5. I absolutely believe the Yankees were planning to call Torres up at some point, possibly soon after the All-Star break. They promoted him quickly from Double-A and there’s been chatter they were grooming him to take over at third base. Where there’s smoke, there’s fire. Gleyber still needed to improve his defense at third before getting called up, but I think he would have gotten comfortable there fairly soon. He made a remarkable amount of process this season otherwise. Now a call-up is completely off the table. Even if you didn’t love the idea or weren’t sold on Torres being a short-term upgrade at third base, the option existed. Now it doesn’t. That bites. I thought Torres would be up at some point in the second half and help right away. Not like Gary Sanchez helped last year, but enough.

6. So, with that in mind, the Yankees are probably going to ramp up their search for third base help. I’m not 100% convinced they’ll buy at the trade deadline, but they will do their due diligence. Chase Headley has settled in following an uneven start to the season. He hit .251/.329/.383 (92 wRC+) last year and he’s at .249/.329/.364 (86 wRC+) this year. This is pretty much who he’ll be going forward. It’s one thing to sit Headley for a top prospect like Torres. It’s another to sit him for a veteran you pick up in a trade. Guys like Todd Frazier and Jed Lowrie might not be enough of an upgrade to sacrifice the prospects. Mike Moustakas would be a different story, though the Royals have climbed back into the race, so he might not be available now. Furthermore, teams know Torres is a non-option now, so the Yankees doesn’t have much leverage. That top prospect they could call up instead of trading for your guy isn’t available. Right now, my guess is Headley will be the third baseman the rest of the season. I didn’t think that was the case before the Torres injury.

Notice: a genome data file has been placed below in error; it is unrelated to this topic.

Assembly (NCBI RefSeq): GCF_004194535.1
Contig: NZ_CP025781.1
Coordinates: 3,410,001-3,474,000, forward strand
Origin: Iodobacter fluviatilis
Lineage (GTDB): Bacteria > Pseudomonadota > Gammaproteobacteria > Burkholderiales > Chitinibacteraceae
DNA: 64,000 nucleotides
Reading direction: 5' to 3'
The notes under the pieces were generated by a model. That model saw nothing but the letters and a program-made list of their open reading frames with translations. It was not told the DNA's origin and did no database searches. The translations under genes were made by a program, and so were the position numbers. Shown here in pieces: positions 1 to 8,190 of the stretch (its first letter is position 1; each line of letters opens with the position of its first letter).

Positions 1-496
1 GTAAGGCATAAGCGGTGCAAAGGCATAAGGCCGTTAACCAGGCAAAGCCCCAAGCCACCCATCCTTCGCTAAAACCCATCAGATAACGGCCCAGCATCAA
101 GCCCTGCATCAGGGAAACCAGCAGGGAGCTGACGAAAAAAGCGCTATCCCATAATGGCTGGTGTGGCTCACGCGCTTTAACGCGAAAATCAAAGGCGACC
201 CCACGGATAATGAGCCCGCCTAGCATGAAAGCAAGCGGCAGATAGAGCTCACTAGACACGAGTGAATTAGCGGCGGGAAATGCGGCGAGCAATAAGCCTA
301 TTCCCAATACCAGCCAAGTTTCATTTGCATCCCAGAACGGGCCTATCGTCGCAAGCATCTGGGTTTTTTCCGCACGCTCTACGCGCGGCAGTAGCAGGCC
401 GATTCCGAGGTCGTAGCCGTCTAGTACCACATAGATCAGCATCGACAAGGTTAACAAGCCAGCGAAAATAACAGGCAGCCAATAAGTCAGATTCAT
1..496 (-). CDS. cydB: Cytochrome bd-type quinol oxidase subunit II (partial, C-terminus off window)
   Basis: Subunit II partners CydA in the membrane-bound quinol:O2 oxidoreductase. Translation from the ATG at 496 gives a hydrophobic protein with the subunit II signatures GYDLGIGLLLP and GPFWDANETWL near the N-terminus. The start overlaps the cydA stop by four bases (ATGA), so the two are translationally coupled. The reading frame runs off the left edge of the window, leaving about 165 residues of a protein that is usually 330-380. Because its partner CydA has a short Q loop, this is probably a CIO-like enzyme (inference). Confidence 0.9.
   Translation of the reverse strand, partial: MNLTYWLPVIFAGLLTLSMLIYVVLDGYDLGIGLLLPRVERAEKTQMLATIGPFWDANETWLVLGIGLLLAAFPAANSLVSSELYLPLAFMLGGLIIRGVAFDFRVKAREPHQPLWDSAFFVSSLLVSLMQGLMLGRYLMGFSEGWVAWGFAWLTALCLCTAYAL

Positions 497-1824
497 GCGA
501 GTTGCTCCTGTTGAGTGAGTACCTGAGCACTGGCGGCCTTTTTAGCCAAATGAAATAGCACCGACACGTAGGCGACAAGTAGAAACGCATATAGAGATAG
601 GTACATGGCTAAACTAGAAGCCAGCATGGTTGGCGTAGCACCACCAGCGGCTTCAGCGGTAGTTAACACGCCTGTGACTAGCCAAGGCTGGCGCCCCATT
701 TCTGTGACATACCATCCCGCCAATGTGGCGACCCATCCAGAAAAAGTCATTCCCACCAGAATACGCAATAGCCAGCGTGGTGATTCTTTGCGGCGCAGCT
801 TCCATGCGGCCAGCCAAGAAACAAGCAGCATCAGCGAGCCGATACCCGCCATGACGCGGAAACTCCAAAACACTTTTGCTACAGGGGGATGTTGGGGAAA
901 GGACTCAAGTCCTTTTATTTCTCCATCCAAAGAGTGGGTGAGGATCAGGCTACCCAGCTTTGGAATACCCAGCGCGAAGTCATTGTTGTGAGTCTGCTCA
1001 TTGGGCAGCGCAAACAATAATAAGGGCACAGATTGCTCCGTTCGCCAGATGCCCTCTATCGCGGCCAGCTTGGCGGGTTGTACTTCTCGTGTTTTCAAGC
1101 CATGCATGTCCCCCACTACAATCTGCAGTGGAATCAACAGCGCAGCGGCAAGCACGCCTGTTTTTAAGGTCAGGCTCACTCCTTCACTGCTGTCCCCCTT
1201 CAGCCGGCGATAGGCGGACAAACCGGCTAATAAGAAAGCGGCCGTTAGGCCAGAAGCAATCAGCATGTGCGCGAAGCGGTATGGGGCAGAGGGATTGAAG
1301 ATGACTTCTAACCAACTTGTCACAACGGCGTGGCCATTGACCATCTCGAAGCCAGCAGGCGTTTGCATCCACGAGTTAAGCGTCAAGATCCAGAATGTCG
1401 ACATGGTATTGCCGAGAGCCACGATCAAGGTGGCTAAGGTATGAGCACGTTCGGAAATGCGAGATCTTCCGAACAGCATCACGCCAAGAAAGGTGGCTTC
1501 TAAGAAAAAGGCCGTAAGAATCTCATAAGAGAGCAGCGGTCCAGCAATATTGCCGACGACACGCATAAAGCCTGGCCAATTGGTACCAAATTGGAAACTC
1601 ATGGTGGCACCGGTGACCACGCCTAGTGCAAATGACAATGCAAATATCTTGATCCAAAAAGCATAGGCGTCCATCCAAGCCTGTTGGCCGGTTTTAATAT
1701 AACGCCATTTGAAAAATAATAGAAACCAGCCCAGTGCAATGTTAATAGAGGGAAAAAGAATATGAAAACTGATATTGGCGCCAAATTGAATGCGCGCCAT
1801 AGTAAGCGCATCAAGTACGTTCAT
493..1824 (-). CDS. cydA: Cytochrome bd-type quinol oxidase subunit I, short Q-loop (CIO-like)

7. All things considered, the injury is worse news for Torres than the Yankees. He was maybe weeks away from making his big league debut, and now he’ll have to wait until at least next season, maybe longer if the Yankees decide to be be cautious after surgery. The Yankees aren’t losing anyone off their big league roster — I personally thought Torres would get called up, but it was not set in stone — and they’re not losing a trade chip either because Torres is presumably atop their untouchables list. Tommy John surgery for position players has an extremely high success rate — the only position players to have a real hard time with the rehab are catchers, who use their arms so much — and Torres didn’t even hurt his throwing elbow. The injury bites because Torres will miss so much development time. That’s baseball. Players get hurt but there’s still another game to play tonight. The division title ain’t gonna win itself. Onward.